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Can vitamin D insufficiency impact diseases in older individuals?

Researchers reviewed the role of vitamin D insufficiency and how it may link to other diseases in older individuals.

Vitamin D has many effects on the body, including maintaining muscular health and aiding calcium absorption. The synthesis of vitamin D in the body largely depends on the intensity of exposure to solar radiation, thus vitamin D production in the body depends on weather conditions, geographic latitude, time spent outdoors, and sunscreen use. Natural foods with vitamin D are highly limited, making vitamin D insufficiency a common issue among many.

In a review published in the German journal Zeitschrift für Gerontologie und Geriatrie, researchers discussed how vitamin D insufficiency affects other health conditions in older individuals. In Germany, from October to March, the sunlight is too weak to allow for the proper synthesis of vitamin D. The ageing population in Germany has a very high prevalence of vitamin D insufficiency. Among this population, 27% of men and 33 % of women between 65-79 years of age are classified as vitamin D deficient.

Vitamin D production in older individuals

Synthesis of vitamin D by the skin requires the presence of a precursor in the body, termed 7-DHC. I In previous studies where scientists have investigated skin obtained surgically, they found that the skin of older individuals contains less 7-DHC per cm square and gram of skin than younger individuals. This led to the conclusion that the concentration of 7-DHC in the skin declines with age, and hence the capacity of older skin to produce vitamin D is reduced as well. However, since this finding is only based on six values from six skin samples, scientists are uncertain if older and younger individuals do differ significantly in the skin’s capacity to produce vitamin D.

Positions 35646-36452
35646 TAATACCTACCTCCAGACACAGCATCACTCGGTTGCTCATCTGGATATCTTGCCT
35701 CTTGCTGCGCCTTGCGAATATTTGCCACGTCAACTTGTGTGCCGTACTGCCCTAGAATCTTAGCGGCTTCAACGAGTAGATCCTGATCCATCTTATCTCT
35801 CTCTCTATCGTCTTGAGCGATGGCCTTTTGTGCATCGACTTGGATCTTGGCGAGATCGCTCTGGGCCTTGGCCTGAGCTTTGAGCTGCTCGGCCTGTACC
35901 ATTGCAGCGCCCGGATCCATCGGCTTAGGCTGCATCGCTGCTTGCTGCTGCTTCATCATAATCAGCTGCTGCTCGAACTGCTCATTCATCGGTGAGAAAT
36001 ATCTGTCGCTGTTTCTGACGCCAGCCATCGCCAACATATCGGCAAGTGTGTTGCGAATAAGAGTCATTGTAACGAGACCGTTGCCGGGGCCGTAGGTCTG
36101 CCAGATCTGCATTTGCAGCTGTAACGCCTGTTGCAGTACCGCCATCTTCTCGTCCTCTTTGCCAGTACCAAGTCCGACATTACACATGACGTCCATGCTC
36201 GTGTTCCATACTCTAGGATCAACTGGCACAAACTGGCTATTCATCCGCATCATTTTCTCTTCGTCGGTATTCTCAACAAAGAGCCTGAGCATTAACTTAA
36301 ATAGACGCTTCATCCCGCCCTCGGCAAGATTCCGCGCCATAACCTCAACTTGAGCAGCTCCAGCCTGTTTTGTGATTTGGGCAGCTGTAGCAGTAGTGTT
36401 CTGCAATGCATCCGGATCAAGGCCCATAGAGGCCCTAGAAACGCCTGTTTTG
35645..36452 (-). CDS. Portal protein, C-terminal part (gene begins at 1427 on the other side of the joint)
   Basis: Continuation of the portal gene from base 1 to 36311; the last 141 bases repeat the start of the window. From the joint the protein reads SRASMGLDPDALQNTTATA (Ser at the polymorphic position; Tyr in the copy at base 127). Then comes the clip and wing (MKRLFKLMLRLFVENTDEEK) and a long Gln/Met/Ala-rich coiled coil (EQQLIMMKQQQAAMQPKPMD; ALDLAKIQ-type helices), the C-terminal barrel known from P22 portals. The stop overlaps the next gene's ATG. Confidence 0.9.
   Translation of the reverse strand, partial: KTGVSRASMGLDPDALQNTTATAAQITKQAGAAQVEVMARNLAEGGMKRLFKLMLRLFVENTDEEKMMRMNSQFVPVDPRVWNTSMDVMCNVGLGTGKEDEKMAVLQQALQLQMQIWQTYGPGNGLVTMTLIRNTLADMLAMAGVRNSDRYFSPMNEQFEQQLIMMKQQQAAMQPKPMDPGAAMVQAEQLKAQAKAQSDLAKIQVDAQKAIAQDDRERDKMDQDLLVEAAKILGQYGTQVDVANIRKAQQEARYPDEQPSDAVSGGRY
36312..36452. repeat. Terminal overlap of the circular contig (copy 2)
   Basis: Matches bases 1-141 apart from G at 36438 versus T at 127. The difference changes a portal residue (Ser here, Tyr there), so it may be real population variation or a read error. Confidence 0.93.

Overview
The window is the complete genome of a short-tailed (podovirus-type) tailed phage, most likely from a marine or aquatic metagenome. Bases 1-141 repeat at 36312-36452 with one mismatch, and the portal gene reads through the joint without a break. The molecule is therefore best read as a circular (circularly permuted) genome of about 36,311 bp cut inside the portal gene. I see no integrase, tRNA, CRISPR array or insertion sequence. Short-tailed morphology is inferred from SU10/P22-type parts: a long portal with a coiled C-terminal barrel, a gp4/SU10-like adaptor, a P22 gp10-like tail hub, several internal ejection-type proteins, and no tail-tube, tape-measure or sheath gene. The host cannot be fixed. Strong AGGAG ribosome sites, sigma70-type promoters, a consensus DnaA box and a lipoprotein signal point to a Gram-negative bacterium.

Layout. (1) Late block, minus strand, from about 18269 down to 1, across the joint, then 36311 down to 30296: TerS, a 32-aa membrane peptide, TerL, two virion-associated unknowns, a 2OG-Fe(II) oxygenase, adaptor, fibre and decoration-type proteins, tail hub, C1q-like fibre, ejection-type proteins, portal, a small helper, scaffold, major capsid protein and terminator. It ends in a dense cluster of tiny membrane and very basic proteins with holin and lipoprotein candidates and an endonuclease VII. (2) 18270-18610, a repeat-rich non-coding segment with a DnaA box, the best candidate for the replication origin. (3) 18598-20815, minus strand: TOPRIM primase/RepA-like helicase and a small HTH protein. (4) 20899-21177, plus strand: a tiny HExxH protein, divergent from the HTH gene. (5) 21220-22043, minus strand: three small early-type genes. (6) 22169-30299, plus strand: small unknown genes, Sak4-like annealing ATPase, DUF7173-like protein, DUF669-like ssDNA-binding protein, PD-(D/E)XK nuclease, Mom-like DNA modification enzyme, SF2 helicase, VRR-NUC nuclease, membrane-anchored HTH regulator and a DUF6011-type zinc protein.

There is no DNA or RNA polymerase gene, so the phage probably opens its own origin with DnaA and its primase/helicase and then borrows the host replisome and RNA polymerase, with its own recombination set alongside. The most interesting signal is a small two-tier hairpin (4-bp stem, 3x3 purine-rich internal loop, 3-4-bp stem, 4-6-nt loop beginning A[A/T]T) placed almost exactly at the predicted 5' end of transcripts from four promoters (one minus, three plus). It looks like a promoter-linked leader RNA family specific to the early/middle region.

Vitamin D and bone health

Another important investigation is regarding vitamin D and its association with bone health. Fractures are a serious problem for older people and identifying risk factors is important to devise effective prevention strategies. Many older people take vitamin D supplements to facilitate intestinal absorption of dietary calcium.

Studies have shown that people who suffer from vitamin D insufficiency can benefit from vitamin D supplements and exhibit better bone mineralization. In addition, previous studies also found that vitamin D deficiency leads to increased bone fractures. While fractures are a common complication of a medical condition called osteoporosis, where mineral density is less in bones, fractures also occur in patients who do not meet the diagnostic criteria for osteoporosis set by the World Health Organization.

A recent study examining the micro-architecture of bones in fracture patients without osteoporosis noted that bones of patients without classical osteoporosis had less thickness than that of those with the condition. It is possible that a considerable number of fractures can also occur without bone demineralisation being diagnosed.

Vitamin D and muscle frailty

The causal role of vitamin D in muscle frailty has yet to be established. In fact, the criteria for frailty such as physical inactivity and weakness is associated more with an insufficient ability to spend time in activity outdoors. One can conclude then that low vitamin D is a consequence of frailty rather than a cause of frailty. Another important conclusion is a link between Vitamin D and respiratory tract infections, wherein it was observed from studies that Vitamin D supplements reduce the risk of acute respiratory tract infections.

The main measure of vitamin D is done based on studies of the 25(OH) D level, which is dependent on a number of lifestyle factors including physical activity, time spent outdoors, mobility and body weight. Whether vitamin D supplements given at a younger age can reduce fractures at an older age is debatable, however, it is beneficial in respiratory tract infections and asthma. There is, however, a need for more high-quality randomized controlled trials rather than association studies to confirm the associations.

Written by Sonia Leslie Fernandez, Medical News Writer

Reference: Kühn, J., Trotz, P., & Stangl, G. I. (2018). Prevalence of vitamin D insufficiency and evidence for disease prevention in the older population. Zeitschrift für Gerontologie und Geriatrie, 1-6.



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